It can be difficult to get back to your career after you’ve taken a break from work. At Heart of the City we recently welcomed a volunteer who was doing just that, so we wanted to ask her what it was like. Jenner Sturges has returned back to work and we wanted to share some of her experiences here, as well as her tips for employers to help support people coming back into the workforce.
“Relaunching your career after a break can be hard. I’ve got more than 15 years of experience in my field and want to be able to use that properly, but differently. Everyone’s job search challenges will vary, but I’m focusing on experienced professionals that have a lot to give, but can’t or don’t want to do it for 40 hours a week, and so are looking for something a little different.”
What could employers do to help support back in and retain these people in the workforce?
“There’s been a lot of (necessary) talk about flexibility recently, but what does that really mean in your organisation? I saw a fantastic job advert which included actual employee examples. One does the school drop off every day, one works condensed hours in order to study. They state, “Lots of organisations say they support flexible working, we have proof.” A great example of being honest and open and I hope others can follow this.”
“Part-time is more clear in terms of what it means, but there’s often less on offer. Maybe it’s partly still due to what’s seen as the norm. In external facing roles, employers often want their staff to be available as much a possible, but is that always necessary? I’ve worked 3 days a week. My contacts knew my working pattern, were comfortable with it, and nothing was ever such an emergency that it couldn’t wait a day. When writing a job description, could you consider part-time, or offered with a job share option? You could end up with two highly experienced, committed employees instead of one.”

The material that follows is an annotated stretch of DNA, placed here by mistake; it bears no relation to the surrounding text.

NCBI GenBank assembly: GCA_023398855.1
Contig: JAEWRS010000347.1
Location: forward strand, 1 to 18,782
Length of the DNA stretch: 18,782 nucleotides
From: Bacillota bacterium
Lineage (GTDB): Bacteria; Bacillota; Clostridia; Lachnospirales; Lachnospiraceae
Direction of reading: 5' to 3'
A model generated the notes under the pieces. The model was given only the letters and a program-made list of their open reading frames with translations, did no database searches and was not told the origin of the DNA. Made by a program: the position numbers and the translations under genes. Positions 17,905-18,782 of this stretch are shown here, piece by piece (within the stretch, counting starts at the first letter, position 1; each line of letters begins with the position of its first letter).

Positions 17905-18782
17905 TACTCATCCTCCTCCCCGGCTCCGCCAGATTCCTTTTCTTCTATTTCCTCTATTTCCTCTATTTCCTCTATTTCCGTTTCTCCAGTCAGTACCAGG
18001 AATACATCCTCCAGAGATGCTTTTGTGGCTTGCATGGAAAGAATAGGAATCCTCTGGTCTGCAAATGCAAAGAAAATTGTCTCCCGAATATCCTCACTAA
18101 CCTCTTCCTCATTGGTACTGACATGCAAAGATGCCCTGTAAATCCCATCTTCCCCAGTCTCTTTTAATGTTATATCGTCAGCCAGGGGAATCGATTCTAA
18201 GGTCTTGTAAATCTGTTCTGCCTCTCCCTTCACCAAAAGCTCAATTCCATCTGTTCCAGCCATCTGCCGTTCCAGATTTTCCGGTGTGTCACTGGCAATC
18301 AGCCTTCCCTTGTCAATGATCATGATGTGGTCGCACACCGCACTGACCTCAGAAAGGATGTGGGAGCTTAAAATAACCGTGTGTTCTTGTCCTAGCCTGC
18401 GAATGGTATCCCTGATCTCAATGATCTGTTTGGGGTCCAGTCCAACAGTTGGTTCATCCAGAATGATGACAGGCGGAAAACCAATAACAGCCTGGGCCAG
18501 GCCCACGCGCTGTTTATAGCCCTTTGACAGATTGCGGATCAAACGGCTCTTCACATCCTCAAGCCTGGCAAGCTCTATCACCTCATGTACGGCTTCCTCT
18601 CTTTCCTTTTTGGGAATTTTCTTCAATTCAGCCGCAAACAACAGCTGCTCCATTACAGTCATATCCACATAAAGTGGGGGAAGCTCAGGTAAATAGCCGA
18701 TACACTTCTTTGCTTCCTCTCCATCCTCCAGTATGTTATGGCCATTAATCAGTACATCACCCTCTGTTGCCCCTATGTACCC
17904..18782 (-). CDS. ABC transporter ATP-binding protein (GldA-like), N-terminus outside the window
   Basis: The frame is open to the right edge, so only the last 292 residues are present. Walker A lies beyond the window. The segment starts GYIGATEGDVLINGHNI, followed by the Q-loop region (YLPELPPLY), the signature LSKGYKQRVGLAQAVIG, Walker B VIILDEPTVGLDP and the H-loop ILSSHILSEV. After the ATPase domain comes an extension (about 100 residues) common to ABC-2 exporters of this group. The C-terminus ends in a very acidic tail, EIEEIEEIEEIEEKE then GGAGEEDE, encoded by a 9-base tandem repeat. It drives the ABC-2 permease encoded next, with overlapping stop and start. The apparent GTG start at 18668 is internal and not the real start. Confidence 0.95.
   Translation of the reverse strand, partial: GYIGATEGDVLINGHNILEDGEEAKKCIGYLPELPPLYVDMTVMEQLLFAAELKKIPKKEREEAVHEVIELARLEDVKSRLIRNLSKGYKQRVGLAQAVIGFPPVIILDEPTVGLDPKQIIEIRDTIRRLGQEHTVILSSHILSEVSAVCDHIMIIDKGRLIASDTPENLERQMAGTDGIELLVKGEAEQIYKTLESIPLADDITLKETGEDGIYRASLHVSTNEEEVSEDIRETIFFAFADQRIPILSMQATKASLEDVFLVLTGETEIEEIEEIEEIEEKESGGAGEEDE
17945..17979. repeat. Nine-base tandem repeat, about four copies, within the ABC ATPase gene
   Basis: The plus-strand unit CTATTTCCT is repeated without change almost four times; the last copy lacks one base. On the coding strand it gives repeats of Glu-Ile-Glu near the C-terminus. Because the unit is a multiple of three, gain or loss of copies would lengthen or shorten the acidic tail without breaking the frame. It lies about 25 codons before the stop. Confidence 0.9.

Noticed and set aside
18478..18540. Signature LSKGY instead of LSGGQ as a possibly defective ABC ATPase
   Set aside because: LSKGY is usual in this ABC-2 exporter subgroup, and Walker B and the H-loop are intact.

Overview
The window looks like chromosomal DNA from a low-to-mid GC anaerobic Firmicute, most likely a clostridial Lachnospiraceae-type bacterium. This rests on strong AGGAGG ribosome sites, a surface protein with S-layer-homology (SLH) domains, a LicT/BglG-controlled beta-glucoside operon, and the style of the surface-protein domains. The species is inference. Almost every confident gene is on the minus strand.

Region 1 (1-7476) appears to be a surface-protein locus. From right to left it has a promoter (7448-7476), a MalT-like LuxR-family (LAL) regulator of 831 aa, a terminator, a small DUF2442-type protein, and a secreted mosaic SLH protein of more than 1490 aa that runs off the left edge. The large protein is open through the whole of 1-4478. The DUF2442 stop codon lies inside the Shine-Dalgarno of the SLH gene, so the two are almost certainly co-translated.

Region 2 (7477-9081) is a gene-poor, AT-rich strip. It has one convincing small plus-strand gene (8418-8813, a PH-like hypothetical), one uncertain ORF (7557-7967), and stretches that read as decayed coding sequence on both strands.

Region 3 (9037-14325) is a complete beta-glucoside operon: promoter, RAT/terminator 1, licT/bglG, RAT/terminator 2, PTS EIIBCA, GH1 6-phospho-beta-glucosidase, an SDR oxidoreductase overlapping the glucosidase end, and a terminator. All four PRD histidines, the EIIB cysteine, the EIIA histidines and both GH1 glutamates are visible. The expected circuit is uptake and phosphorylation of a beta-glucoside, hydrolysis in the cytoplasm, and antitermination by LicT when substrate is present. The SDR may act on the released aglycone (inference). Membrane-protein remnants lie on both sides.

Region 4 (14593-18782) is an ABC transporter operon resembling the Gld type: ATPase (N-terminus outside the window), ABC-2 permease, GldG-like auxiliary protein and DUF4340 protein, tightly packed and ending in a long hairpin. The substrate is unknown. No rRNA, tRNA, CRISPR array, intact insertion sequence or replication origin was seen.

“To achieve my ideal work/life balance, I’m looking for a role with less responsibility than previously. I’m offering the expertise, experience and maturity I’ve developed over nearly two decades of professional work and am happy to do that for a lower financial reward. However, I’m being met with feedback that I’m ‘overqualified’. And I’m not alone. Being an open-minded employer could really pay off. What are your real concerns about hiring someone who could do the job with minimal training and supervision, and probably bring more to the role than you initially expected? Please don’t be put off by experience!”
“So what’s needed for there to be more roles that offer part time hours and genuine flexibility for an experienced candidate? It’s complex, but trust is a big factor. I hope that on receiving my application, a potential employer will trust that:
- I’m applying for jobs that I really am interested in (not because I’m desperate)
- I’m not using this role as a stepping stone back into work, I want to commit
- You will get 100% of me for the time we agree that I’m working
- I will have an impact, perform the role successfully and be a valuable member of your team whilst being there 3 days a week
I’ll end with a message for anyone with hiring responsibilities. Please look beyond the CV and ask meaningful questions. Don’t shy away from challenging a returner about why they want the role and what they can bring.”